Figure 13: Overall Performance
I also like to run a single-thread performance test to see how well a machine will perform when doing computations that cannot be spread out among multiple threads. Also, some older software (and some new software) is not designed to use multiple threads. Normally, CPUs with more cores tend to have a lower base clock speed, so one would expect them to perform less well on a single-thread test. “Normally”, doesn’t directly apply here, though, because both i7 processors can use Turbo Boost, a feature that lets CPUs work faster than they are expected to run. Even though the real clock frequency on the X1 Yoga machine was faster (1.9 gHz vs. 1.8 gHz), the Turbo frequency was slightly slower (4.2 gHz vs. 4.6 gHz). Some things depend on the base frequency and some things depend on the Turbo frequency. Turbo Boost is on a growing list of technologies that I “understand” by attributing their actions to magic, but, simply, Turbo Boost allows more than one core to help with a demanding thread at a time when all available threads are not being exercised. The program I use for single-thread CPU testing is SuperPi. This program forces the use of a single thread and calculates the first 32,000,000 digits of Pi. Just to make sure it is right, it goes through the process 24 times and writes the digits to a file, in case you want to know the digits or to check the results using a hand-held calculator. The T490s was faster, probably due to the faster Turbo Boost speed (just over 8 minutes vs. just over 9 minutes).
Figure 14: Single Thread Performance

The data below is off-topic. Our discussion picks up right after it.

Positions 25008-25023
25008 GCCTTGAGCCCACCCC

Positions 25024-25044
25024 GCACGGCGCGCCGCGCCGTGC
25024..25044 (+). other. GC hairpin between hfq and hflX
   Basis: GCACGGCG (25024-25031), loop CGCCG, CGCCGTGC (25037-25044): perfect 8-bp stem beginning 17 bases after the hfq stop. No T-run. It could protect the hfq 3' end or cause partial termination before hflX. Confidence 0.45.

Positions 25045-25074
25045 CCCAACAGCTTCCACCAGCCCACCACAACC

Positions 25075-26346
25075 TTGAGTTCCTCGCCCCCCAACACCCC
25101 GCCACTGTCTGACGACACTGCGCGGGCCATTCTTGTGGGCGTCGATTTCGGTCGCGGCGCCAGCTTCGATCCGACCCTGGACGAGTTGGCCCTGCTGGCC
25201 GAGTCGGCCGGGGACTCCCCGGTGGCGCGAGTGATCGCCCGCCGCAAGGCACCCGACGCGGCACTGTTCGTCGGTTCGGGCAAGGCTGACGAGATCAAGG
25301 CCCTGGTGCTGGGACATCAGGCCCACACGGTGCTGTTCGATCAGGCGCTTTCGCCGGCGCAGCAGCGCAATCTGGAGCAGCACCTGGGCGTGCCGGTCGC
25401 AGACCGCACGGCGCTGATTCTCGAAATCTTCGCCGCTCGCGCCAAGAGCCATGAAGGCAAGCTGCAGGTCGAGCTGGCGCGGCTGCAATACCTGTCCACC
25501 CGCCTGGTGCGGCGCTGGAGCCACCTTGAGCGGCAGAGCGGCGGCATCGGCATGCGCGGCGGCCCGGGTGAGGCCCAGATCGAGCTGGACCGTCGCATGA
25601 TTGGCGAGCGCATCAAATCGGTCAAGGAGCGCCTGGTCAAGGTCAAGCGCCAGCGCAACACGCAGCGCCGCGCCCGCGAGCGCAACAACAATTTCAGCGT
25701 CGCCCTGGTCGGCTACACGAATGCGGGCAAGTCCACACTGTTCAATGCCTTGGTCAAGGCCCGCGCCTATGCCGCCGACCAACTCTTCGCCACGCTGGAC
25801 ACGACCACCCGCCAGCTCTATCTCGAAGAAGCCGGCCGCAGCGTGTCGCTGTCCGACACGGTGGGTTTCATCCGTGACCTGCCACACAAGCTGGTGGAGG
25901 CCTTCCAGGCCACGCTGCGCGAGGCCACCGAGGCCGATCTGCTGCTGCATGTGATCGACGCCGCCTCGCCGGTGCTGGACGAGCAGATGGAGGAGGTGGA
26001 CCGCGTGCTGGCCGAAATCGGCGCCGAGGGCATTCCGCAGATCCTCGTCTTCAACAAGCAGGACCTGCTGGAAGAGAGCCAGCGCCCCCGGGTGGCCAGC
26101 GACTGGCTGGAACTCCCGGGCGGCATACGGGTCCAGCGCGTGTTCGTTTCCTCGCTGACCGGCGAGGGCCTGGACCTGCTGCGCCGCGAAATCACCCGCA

Earlier, I had run Prime95 with TPFanControl to confirm that both machines were able to survive a stress test in all threads and remain cool enough to be stable. I sometimes use a different program, Intel Burn Test for the same reason. Intel Burn Test goes through an extensive set of algorithms and calculates some number and compares the calculated number to the expected result. It then repeats the process 10 times and announces that, if your machine survived the test, it should be stable doing any real work. In addition, however, it indicates how long each of the iterations took. Less time would indicate a faster processor. If the times get longer as you go through the 10 cycles, it would indicate that the CPU was being throttled down due to heat. With that in mind, I decided to run the program on both machines to see if I could learn something. This time, I used Core Temp to monitor temperatures, rather than TPFanControl, for no particular reason.
Figure 15: Burn Test
Looking at the results, I found some things interesting. Both machines completed the tests successfully; both got hot and hit similar maximum temperatures, which is fine for this sort of test. The elapsed times were similar.
There is always something that I would like to see changed in the next model. I have no idea how difficult this would be to implement or whether it is possible at all, but I would really like the facial recognition to be integrated into the pre-desktop authentication so that a face could provide all needed security. (This is the same wish I had last year.) None of the fingerprint readers work very well for me. My fingerprints are worn from years of my doing lots of strenuous things with my hands, small injuries and working with abrasives. The newer, square fingerprint readers are better for me than the older, slit-type readers, but other than being older and grayer, facial recognition would be a better alternative for me.
I think the Thinkpad T490s would be an excellent choice for anyone needing a light-weight, high-end, traditional business laptop.